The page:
7 reasons why Malaysians want PM Muhyiddin, OUT!

Malaysia protester holds a placard with ‘Mahiaddin Resign Now.’ Photo: Ell Zulkarnain
Malaysia protester holds a placard with ‘Mahiaddin Resign Now.’ Photo: Ell Zulkarnain

So many things have happened in Malaysia in such a short time, which is why we’re here to unpack everything just for you. 

The protest on Saturday as well as the march by opposition members of parliament this morning have one thing in common – they want Prime Minister Muhyiddin Yassin to resign. 

It’s a message that has echoed in and around Malaysia for over a year now, ever since the surprise exit of former prime minister Mahathir Mohamad in February 2020, largely because some people in his camp had realigned their political allegiances that ended up accommodating Mahathir’s enemies, aka some people from the major political party UMNO. 

Muhyiddin stepped up in March and has been governing the country with not only a razor-thin majority in parliament but also with very little support from most of the people – not surprising since nobody voted for Muhyiddin as leader in 2018. He practically became a leader by entering the back door – a popular analogy used by locals.  

And for over a year through the pandemic, the man hasn’t proved himself as a competent leader either, leading to months of pent-up frustrations from the people that eventually spilled to the streets in recent days.

Here are just some of the frustrations that Malaysians, or the rakyat, face, leading to calls for Muhyiddin’s resignation:


To put it nicely, nobody really knows the COVID-19 protocols anymore. Selangor was under enhanced movement control order, which only allows one person per household to leave for essential trips. But ever since the EMCO was lifted, everyone seems confused about what we can and cannot do. 

In theory, we’re supposed to be back on the more lenient MCO rules, which still prohibits large gatherings. But now, it seems like we’re not in any category. We were simply instructed to travel in pairs while out shopping for necessities, but the flip-flopping of vague and inconsistently enforced rules frustrated many, and some have even given up trying to keep up with protocols.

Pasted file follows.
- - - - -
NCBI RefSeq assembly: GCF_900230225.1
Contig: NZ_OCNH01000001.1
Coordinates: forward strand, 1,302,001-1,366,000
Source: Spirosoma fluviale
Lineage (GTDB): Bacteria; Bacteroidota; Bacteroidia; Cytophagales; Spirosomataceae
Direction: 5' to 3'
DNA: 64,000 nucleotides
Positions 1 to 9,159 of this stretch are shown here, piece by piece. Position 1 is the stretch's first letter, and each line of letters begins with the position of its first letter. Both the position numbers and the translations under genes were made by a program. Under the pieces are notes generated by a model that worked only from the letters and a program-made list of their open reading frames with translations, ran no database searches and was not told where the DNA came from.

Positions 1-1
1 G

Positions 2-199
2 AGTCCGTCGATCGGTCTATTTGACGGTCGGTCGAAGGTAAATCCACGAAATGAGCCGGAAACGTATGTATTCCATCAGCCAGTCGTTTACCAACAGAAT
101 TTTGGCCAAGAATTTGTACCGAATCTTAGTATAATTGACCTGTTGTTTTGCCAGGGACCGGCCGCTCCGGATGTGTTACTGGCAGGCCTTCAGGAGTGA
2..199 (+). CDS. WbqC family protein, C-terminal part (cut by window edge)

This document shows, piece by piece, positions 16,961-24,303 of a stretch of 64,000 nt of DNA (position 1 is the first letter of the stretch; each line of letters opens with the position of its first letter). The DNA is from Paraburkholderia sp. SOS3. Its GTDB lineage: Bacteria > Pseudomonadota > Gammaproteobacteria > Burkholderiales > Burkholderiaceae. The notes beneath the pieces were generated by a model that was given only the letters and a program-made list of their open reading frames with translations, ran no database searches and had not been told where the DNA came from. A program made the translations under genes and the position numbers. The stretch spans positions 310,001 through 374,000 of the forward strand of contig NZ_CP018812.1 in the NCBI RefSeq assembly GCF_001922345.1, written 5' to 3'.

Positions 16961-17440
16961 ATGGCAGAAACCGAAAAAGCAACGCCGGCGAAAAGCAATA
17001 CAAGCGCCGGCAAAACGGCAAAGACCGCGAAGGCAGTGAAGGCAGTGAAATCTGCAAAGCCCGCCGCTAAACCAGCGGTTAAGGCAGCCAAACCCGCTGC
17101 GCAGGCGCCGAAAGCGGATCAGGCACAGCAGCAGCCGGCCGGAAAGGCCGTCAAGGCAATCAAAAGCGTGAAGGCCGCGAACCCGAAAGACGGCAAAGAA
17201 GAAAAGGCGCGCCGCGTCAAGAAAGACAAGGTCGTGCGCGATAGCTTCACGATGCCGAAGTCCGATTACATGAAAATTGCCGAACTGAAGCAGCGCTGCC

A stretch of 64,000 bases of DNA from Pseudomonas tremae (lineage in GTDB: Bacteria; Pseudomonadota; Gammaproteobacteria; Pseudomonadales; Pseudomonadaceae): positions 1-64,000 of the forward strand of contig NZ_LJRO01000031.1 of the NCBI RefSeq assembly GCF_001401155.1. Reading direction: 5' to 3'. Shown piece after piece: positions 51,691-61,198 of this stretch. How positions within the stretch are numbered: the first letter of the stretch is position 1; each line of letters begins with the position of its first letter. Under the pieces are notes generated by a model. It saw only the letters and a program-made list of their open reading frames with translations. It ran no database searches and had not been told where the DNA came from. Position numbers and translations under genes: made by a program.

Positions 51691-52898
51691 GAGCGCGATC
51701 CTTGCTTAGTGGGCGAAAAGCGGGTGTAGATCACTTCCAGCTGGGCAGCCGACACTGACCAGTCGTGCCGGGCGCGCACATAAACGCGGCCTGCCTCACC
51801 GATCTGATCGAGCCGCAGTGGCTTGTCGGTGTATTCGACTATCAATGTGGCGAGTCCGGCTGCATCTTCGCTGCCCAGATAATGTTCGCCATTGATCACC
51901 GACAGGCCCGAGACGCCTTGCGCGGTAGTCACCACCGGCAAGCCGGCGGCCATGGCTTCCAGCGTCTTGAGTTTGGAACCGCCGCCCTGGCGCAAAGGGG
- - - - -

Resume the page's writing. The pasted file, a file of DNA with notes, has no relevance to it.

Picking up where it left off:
Muhyiddin himself doesn’t even bother holding his regular COVID-19 press conferences anymore, and even issued a brief statement on May 28 when announcing a total lockdown.


How’s business doing in Malaysia? It doesn’t look too good. For starters, the World Bank has cut Malaysia’s GDP growth to 4.5%. 

The essential sector is the only one operating in the country, but what’s defined as essential is anybody’s guess. The construction sector was deemed essential just last week. 

So how will the rakyat feed their families? The government’s financial handouts have not been enough, leading to ground-up initiatives like the White Flag campaign. The suicide rate has also hit record highs, with financial difficulties among one of the issues victims experienced.  

“All responsible parties, especially the community, should play an important role in curbing suicides,” said Criminal Investigation Department Director Abd Jalil Hassan earlier this year. “Individuals with financial problems, health issues, stress, depression, family problems, and other issues should be given assistance and support by family and close friends.”

A total of 468 suicides were recorded from January to May.


So many children are losing access to education because of COVID-19 lockdowns. But hey, Muhyiddin’s finance ministry says it will look after the students. Give them laptops, they say, 150,000 of them. Other than the 1,000 that were delivered in April, nobody has seen the rest of them.